6 Hacks for the home for wheelchair users, paraplegics or those with spinal cord injuries

My husband Arthur and I experienced a drastic lifestyle change when he had his motorcycle accident 5 years ago. He is a T-11 complete paraplegic whose legs are his wheelchair.

We’ve been living in our condo since 2016 and, although it is wheelchair accessible with wide doors and a shower that he can roll into, I learned that we had to make other accommodations for daily living for my husband with an eye towards independence. I’m happy to say that my husband is independent enough that I can go away for a few days and he is fine – he will not starve nor will he be stuck without being able to reach his clothes. I’m happy to share what works for us in the hope that it will take some of the thinking off your shoulders should you find yourself in a similar situation!

Below is a list of changes made so that my husband could be self-sufficient:

Problem: Arthur can’t reach the microwave above the stove.

Solution: Two microwaves. We put one on a cart that he can wheel up to and reach.

2nd microwave with dishes for easy reach

Problem: Arthur can’t reach the cabinets where the plates and glasses are.

Solution: We put a shelf over his microwave so he can reach plates, cups, and glasses.

Problem: He can’t reach the shirts on the rod in his closet.

Added a lower rack

Solution: Add a lower rod. I switch out his shirts each season – summer/spring and winter/fall so the off-season shirts are on top. In-season shirts are moved to the bottom rod where he can reach.

Problem: He can’t reach his jackets in the hall closet.

Solution: I couldn’t just add a lower rack here because the bottom of the hall closet houses household items like the vacuum. So I derived this solution: Put a hook on the inside of the door and use several hangers hung on rope within his reach. It’s a bit crude and I’m sure you can figure out a better way than rope, but it works!

Close up of rope knotted for hangers

Problem: The space is awkward to open drawers in the bedroom in his wheelchair.

Solution: His sweaters, pants and socks are in baskets on open shelves. It may not look aesthetically pleasing but it gets the job done.

Problem: We have a stacked washer and dryer that are on top of each other. Arthur cannot reach into the washer or see inside the upper dryer.

The mirror reflects into the drum of the washer.

Solution: He uses a grabber to move the clothes from the washer to the dryer. He uses a mirror to look inside the washer to be sure he hasn’t left anything in it. He also uses the mirror when the clothes are dry to make sure he didn’t leave anything in the dryer.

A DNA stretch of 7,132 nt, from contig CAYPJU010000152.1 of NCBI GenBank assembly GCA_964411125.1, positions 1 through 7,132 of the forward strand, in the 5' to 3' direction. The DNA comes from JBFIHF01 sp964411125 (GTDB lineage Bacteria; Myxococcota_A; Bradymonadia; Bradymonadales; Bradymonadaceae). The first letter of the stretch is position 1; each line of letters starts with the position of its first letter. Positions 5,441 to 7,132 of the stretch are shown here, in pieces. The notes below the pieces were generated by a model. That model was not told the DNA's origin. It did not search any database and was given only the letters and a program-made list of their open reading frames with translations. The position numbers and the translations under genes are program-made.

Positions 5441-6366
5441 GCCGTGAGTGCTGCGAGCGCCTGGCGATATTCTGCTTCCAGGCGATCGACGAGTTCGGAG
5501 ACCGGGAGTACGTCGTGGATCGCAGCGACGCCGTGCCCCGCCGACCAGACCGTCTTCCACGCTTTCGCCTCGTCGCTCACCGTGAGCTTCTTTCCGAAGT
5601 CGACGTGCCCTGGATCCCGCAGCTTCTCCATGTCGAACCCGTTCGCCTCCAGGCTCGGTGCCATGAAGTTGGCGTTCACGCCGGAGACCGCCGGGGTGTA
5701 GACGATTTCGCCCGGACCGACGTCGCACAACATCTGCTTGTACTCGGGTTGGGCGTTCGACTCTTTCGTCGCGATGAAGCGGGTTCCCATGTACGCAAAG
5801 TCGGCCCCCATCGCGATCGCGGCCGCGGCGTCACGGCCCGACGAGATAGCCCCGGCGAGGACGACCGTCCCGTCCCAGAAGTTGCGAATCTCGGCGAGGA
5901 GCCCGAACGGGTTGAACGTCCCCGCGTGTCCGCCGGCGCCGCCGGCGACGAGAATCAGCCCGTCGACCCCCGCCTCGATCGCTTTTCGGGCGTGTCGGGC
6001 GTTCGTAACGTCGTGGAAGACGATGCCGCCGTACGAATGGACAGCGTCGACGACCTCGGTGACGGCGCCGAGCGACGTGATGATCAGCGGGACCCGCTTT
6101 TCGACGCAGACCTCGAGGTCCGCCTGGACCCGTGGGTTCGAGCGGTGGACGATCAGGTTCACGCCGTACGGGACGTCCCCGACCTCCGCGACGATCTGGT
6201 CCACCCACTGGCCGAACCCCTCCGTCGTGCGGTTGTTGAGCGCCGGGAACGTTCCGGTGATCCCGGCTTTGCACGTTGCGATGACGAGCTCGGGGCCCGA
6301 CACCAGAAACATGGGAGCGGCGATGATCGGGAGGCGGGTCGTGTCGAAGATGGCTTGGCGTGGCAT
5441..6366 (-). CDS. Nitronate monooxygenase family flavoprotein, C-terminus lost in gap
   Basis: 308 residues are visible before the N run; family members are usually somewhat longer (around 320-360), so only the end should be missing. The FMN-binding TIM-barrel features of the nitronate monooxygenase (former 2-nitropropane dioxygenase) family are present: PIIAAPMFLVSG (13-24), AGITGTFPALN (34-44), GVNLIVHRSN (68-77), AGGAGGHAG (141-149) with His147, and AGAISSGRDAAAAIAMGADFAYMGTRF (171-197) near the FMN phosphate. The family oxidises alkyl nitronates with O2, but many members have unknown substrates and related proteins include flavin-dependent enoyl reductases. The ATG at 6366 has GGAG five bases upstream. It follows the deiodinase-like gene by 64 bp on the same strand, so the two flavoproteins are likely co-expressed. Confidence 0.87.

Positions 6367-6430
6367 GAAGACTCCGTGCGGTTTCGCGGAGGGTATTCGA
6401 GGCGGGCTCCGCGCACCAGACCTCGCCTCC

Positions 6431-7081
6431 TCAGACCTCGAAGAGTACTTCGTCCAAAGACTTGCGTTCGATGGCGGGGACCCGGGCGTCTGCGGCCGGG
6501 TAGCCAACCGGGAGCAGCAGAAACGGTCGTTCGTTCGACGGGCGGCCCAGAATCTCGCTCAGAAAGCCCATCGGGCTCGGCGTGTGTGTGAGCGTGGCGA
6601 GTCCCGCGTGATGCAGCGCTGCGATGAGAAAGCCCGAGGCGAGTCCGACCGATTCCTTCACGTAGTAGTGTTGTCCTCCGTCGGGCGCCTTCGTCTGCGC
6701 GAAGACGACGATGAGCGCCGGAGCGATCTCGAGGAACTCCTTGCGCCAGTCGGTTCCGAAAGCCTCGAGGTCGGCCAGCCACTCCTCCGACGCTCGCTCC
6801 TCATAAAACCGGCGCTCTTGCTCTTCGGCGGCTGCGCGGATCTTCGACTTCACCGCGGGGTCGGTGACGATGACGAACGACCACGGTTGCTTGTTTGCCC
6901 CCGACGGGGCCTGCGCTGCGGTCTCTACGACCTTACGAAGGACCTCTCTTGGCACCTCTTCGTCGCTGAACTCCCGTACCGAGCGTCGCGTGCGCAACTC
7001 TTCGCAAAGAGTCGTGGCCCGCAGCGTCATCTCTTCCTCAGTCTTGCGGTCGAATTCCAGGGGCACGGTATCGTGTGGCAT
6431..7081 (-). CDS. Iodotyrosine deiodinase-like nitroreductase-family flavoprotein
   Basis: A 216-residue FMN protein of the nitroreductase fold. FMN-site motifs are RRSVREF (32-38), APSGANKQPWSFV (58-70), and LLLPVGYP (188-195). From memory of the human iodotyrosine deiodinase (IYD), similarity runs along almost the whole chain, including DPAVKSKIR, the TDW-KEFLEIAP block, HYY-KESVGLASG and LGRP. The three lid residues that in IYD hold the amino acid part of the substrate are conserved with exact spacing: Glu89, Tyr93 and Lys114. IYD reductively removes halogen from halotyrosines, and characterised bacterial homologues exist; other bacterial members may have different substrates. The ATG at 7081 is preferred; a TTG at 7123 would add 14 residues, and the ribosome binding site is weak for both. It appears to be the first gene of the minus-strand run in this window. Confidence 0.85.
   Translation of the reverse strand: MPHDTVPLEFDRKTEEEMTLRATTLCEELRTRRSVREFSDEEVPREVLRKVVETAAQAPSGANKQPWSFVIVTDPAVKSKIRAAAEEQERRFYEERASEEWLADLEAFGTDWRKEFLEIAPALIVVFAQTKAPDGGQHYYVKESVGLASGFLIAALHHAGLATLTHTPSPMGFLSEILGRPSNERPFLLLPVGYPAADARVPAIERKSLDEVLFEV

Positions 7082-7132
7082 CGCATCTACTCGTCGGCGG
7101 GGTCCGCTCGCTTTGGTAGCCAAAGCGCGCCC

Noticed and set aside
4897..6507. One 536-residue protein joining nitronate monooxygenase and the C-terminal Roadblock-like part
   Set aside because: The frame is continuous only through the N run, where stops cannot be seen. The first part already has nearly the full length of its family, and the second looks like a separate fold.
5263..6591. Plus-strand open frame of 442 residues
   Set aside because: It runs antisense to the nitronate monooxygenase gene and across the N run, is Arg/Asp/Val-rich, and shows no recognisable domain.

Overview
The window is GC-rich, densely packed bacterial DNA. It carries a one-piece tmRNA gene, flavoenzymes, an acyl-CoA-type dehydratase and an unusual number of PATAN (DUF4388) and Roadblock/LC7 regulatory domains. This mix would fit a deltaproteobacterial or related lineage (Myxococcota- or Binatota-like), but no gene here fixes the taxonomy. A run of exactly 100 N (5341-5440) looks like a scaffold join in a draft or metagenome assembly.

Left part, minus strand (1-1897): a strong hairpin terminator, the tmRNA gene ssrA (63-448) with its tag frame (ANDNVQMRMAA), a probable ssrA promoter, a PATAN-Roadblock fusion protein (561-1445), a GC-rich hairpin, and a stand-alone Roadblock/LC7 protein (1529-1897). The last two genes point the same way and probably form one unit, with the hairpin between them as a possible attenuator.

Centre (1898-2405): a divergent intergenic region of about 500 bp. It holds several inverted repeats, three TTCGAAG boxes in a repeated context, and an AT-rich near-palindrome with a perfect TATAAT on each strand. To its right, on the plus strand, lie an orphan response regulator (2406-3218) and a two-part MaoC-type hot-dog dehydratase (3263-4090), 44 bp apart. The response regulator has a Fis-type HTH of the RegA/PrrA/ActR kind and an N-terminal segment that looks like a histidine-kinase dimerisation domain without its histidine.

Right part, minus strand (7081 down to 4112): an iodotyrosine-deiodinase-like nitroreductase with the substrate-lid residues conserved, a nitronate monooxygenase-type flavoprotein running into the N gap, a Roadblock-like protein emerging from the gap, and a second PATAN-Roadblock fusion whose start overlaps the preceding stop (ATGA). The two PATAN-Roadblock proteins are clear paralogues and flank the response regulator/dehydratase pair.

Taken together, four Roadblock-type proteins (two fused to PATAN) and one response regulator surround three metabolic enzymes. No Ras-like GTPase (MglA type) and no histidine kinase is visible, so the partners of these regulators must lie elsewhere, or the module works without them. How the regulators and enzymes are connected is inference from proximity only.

Other ways we accommodate independent living:

We have worked out a system so that he is contributing to the chores. He empties the dishes from the dishwasher onto the counter and I put the dishes away.

We keep a grabber in every room. He may need it to reach something higher level, to pick up something he dropped on the floor, or pull the quilt over himself in bed.

The refrigerator has been stocked so that items he uses regularly – mustard, bread, fruit, are put on lower shelves.

He has a corner desk that he can roll up to.

Coffee, oatmeal, crackers, etc have all been put in shelves under the counter within easy reach for him, especially things he uses everyday.

I hope some of these help! Please share with us in the comments below your hacks for daily living!

Angela DiCicco

The Italian Grandmama

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4 thoughts on “6 Hacks for the home for wheelchair users, paraplegics or those with spinal cord injuries

  1. These are all good suggestions Angela…I had to figure this out on my own after being newly injured many moons ago but thankfully you are there to provide this info to the newly injured!

    Liked by 2 people

  2. Hello Friend. Our son Jason recently treated himself to 3 Echo devises. He put one in his bedroom, one in his living room and one in his office. Since Jason is a quad (SCI C4-5 complete) he has no real use of his hands so Echo (Alexa) can help him if / when we’re not around. Alexa can play music in whatever room he is in. “She” turns the lights on / off. We’re trying to think of a way for her to cook / clean for him…lol. But, while these small thing might seem trivial to some, to him, it’s just one more step in him doing things for himself instead of always depending on us / caregivers. Being paralyzed sucks….every single day….for HIM….for US (as you well know) but after 17 yrs we’re still learning small things that can help make life easier / better. Sending hugs to all in the SCI community.

    Liked by 1 person

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